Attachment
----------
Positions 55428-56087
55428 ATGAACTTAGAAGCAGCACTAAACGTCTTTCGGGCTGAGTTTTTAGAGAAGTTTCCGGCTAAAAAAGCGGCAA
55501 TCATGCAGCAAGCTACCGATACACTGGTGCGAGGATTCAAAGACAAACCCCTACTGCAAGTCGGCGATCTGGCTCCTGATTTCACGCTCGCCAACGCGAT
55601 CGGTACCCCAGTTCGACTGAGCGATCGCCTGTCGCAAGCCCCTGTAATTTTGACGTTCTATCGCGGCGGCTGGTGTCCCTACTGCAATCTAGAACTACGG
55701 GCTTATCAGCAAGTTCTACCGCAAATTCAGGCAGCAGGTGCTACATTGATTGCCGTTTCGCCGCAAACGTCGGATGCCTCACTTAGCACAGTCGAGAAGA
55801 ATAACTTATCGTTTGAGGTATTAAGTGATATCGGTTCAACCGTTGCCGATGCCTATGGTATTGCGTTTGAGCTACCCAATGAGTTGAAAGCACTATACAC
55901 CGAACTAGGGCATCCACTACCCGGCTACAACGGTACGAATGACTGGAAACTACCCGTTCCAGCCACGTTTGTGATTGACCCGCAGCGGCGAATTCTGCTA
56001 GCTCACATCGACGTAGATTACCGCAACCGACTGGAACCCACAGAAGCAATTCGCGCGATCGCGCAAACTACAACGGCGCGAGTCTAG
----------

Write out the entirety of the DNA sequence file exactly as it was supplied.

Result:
Positions 55428-56087
55428 ATGAACTTAGAAGCAGCACTAAACGTCTTTCGGGCTGAGTTTTTAGAGAAGTTTCCGGCTAAAAAAGCGGCAA
55501 TCATGCAGCAAGCTACCGATACACTGGTGCGAGGATTCAAAGACAAACCCCTACTGCAAGTCGGCGATCTGGCTCCTGATTTCACGCTCGCCAACGCGAT
55601 CGGTACCCCAGTTCGACTGAGCGATCGCCTGTCGCAAGCCCCTGTAATTTTGACGTTCTATCGCGGCGGCTGGTGTCCCTACTGCAATCTAGAACTACGG
55701 GCTTATCAGCAAGTTCTACCGCAAATTCAGGCAGCAGGTGCTACATTGATTGCCGTTTCGCCGCAAACGTCGGATGCCTCACTTAGCACAGTCGAGAAGA
55801 ATAACTTATCGTTTGAGGTATTAAGTGATATCGGTTCAACCGTTGCCGATGCCTATGGTATTGCGTTTGAGCTACCCAATGAGTTGAAAGCACTATACAC
55901 CGAACTAGGGCATCCACTACCCGGCTACAACGGTACGAATGACTGGAAACTACCCGTTCCAGCCACGTTTGTGATTGACCCGCAGCGGCGAATTCTGCTA
56001 GCTCACATCGACGTAGATTACCGCAACCGACTGGAACCCACAGAAGCAATTCGCGCGATCGCGCAAACTACAACGGCGCGAGTCTAG